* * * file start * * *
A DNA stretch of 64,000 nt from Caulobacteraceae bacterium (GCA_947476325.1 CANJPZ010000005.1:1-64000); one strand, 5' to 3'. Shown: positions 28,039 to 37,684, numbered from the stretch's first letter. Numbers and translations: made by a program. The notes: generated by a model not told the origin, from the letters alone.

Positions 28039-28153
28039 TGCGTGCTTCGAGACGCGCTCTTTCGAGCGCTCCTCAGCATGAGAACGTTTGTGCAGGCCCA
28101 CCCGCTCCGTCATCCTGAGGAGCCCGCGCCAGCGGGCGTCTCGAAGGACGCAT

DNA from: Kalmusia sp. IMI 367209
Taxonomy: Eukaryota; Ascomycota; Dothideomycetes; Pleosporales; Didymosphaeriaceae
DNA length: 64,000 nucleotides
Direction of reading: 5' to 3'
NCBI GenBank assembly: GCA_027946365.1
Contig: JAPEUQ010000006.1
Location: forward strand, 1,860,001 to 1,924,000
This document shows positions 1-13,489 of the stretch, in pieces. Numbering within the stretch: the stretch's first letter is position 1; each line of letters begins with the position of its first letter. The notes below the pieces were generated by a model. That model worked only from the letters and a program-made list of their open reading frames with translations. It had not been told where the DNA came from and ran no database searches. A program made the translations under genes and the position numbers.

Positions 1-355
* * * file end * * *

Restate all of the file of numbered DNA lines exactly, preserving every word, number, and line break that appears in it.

A DNA stretch of 64,000 nt from Caulobacteraceae bacterium (GCA_947476325.1 CANJPZ010000005.1:1-64000); one strand, 5' to 3'. Shown: positions 28,039 to 37,684, numbered from the stretch's first letter. Numbers and translations: made by a program. The notes: generated by a model not told the origin, from the letters alone.

Positions 28039-28153
28039 TGCGTGCTTCGAGACGCGCTCTTTCGAGCGCTCCTCAGCATGAGAACGTTTGTGCAGGCCCA
28101 CCCGCTCCGTCATCCTGAGGAGCCCGCGCCAGCGGGCGTCTCGAAGGACGCAT

DNA from: Kalmusia sp. IMI 367209
Taxonomy: Eukaryota; Ascomycota; Dothideomycetes; Pleosporales; Didymosphaeriaceae
DNA length: 64,000 nucleotides
Direction of reading: 5' to 3'
NCBI GenBank assembly: GCA_027946365.1
Contig: JAPEUQ010000006.1
Location: forward strand, 1,860,001 to 1,924,000
This document shows positions 1-13,489 of the stretch, in pieces. Numbering within the stretch: the stretch's first letter is position 1; each line of letters begins with the position of its first letter. The notes below the pieces were generated by a model. That model worked only from the letters and a program-made list of their open reading frames with translations. It had not been told where the DNA came from and ran no database searches. A program made the translations under genes and the position numbers.

Positions 1-355